Encrypted Services Providers Concerned About EU Proposal for Encryption Backdoors
European encrypted services providers ProtonMail, Threema, Tresorit and Tutanota on Thursday urged European Union policy makers to rethink plans that would require the implementation of encryption backdoors.
The Council of the European Union in December adopted a resolution on “security through encryption and security despite encryption.” The council said it supports the development and use of strong encryption to protect citizens and organizations, but at the same time it believes law enforcement and judicial authorities need to be able to exercise their legal powers.
There has been a lot of discussion over the past years about finding a balance between providing strong encryption to users while also enabling law enforcement to access encrypted communications and data during their investigations. However, while policymakers around the world are convinced that such a balance can somehow be achieved, tech companies say it’s impossible, as it would require the implementation of encryption backdoors that could be leveraged not only by law enforcement, but also by bad actors.
ProtonMail, Threema, Tresorit and Tutanota say they are concerned about the Council of the EU’s resolution and they have each issued a statement warning that the rights of EU citizens are under threat from these anti-encryption proposals.
“Whilst it’s not explicitly stated in the resolution, it’s widely understood that the proposal seeks to allow law enforcement access to encrypted platforms via backdoors. However, the resolution makes a fundamental misunderstanding: encryption is an absolute, data is either encrypted or it isn’t, users have privacy or they don’t,” said Tresorit, which provides end-to-end encrypted cloud storage for businesses.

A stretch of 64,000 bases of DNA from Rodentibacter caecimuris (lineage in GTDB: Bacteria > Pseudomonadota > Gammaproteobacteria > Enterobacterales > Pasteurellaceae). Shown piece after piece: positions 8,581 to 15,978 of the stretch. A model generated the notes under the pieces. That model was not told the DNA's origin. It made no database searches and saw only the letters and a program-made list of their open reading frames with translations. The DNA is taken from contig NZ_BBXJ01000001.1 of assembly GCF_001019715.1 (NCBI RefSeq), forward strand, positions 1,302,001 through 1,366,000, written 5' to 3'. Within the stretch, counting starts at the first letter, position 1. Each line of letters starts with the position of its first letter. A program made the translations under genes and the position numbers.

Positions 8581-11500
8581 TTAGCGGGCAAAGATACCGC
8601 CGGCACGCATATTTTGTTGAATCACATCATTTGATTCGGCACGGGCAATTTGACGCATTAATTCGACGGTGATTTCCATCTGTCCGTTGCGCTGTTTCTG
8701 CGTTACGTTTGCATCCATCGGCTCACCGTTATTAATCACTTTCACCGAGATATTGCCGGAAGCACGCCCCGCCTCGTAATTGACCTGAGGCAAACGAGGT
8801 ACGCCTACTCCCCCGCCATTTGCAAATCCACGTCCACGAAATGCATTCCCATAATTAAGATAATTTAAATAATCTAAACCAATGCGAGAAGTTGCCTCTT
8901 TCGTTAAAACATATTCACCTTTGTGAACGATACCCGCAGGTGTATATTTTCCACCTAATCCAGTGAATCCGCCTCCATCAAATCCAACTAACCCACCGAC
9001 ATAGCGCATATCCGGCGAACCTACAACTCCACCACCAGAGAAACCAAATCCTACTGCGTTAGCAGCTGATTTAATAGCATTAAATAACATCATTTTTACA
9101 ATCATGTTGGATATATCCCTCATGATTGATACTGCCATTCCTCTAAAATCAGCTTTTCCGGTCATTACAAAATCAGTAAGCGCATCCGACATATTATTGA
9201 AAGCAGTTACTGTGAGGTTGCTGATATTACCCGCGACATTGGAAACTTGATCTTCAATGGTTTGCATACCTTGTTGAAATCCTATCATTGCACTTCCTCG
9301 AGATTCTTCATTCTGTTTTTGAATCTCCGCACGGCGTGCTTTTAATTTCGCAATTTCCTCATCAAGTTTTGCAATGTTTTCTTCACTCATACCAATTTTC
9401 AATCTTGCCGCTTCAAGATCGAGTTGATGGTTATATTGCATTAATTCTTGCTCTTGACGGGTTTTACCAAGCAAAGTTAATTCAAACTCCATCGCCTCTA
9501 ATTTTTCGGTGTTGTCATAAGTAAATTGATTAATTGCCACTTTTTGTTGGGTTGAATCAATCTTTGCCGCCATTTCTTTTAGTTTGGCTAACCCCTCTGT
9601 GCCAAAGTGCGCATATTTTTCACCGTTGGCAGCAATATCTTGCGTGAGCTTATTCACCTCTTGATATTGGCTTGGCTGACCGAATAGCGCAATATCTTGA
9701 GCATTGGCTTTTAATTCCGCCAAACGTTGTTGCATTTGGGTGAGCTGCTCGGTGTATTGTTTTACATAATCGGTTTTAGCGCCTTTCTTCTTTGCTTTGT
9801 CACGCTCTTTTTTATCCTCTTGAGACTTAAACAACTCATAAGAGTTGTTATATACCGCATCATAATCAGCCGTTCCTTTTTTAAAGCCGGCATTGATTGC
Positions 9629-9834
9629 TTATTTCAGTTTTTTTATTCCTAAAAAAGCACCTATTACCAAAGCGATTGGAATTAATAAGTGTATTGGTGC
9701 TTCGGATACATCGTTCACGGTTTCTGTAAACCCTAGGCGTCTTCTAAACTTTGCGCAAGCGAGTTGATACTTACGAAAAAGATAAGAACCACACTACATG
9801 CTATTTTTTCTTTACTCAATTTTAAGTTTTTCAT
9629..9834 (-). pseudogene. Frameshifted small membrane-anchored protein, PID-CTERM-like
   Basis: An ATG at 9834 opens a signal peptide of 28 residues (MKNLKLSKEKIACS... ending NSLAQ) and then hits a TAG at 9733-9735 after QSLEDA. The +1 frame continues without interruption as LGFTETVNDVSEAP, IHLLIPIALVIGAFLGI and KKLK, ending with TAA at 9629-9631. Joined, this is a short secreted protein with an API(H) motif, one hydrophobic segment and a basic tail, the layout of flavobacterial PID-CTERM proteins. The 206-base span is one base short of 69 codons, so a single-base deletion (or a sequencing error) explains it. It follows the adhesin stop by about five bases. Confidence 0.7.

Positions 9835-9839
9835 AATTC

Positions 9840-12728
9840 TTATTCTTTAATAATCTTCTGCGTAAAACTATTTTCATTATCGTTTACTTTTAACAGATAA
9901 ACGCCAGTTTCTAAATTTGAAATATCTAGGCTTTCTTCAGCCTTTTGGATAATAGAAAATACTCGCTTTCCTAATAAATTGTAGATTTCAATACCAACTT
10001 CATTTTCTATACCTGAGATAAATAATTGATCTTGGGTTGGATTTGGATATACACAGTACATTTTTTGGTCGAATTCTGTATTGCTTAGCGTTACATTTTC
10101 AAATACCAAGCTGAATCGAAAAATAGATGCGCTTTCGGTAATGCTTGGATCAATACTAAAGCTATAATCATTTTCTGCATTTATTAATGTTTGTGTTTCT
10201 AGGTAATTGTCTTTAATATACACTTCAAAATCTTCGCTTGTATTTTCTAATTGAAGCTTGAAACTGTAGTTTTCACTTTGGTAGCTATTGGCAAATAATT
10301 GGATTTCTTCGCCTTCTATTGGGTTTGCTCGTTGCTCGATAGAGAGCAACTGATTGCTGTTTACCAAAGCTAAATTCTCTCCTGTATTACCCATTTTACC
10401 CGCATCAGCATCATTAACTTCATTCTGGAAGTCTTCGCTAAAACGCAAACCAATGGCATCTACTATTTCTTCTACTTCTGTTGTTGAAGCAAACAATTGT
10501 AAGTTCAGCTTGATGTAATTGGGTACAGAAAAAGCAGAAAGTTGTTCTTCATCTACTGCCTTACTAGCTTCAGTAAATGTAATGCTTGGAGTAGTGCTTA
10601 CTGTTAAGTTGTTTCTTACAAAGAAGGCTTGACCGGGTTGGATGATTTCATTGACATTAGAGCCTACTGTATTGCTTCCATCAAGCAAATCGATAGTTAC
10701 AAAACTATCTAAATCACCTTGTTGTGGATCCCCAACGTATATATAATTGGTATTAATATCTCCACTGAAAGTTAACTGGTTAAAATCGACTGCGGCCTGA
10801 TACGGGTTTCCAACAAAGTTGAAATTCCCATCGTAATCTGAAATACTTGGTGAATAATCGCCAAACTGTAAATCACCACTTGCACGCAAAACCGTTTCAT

Andy Yen, the CEO of encrypted email service ProtonMail, commented, “Put simply, the resolution is no different from the previous proposals which generated a wide backlash from privacy conscious companies, civil society members, experts and MEPs. The difference this time is that the Council has taken a more subtle approach and explicitly avoided using words like ‘ban’ or ‘backdoor’. But make no mistake, this is the intention. It’s important that steps are taken now to prevent these proposals going too far and keep European’s rights to privacy intact.”
Arne Möhle, CEO and founder of Tutanota, a free encrypted email service, warned about the implications for EU citizens.
“With the latest attempt to backdoor encryption, politicians want an easier way to prevent crimes such as terrorist attacks while disregarding an entire range of other crimes that encryption protects us from: End-to-end encryption protects our data and communication against eavesdroppers such as hackers, (foreign) governments, and terrorists. By demanding encryption backdoors, politicians are not asking us to choose between security and privacy. They are asking us to choose no security,” Möhle said.
And Martin Blatter, CEO and founder of secure messaging application Threema, warned about the implications for European businesses.
“Young European companies are now at the forefront of this revolution in technology and data protection. Experience shows that anything that weakens these achievements can and will be abused by third parties and criminals alike thus endangering the security of all of us. With the abundance of uncontrollable open-source alternatives, users would simply move on to those applications if they knew a service was compromised,” said Blatter.
He added, “Forcing European vendors to bypass or deliberately weaken end-to-end encryption would destroy the European IT startup economy without providing even one bit of additional security. Europe would recklessly abandon its unique competitive advantage and become a privacy wasteland, joining the ranks of the most notorious surveillance states in the process.”
While law enforcement agencies have often complained about not being able to conduct their investigations due to strong encryption, there is some evidence suggesting that at least some agencies, such as the FBI, do have the resources needed to access data from encrypted devices.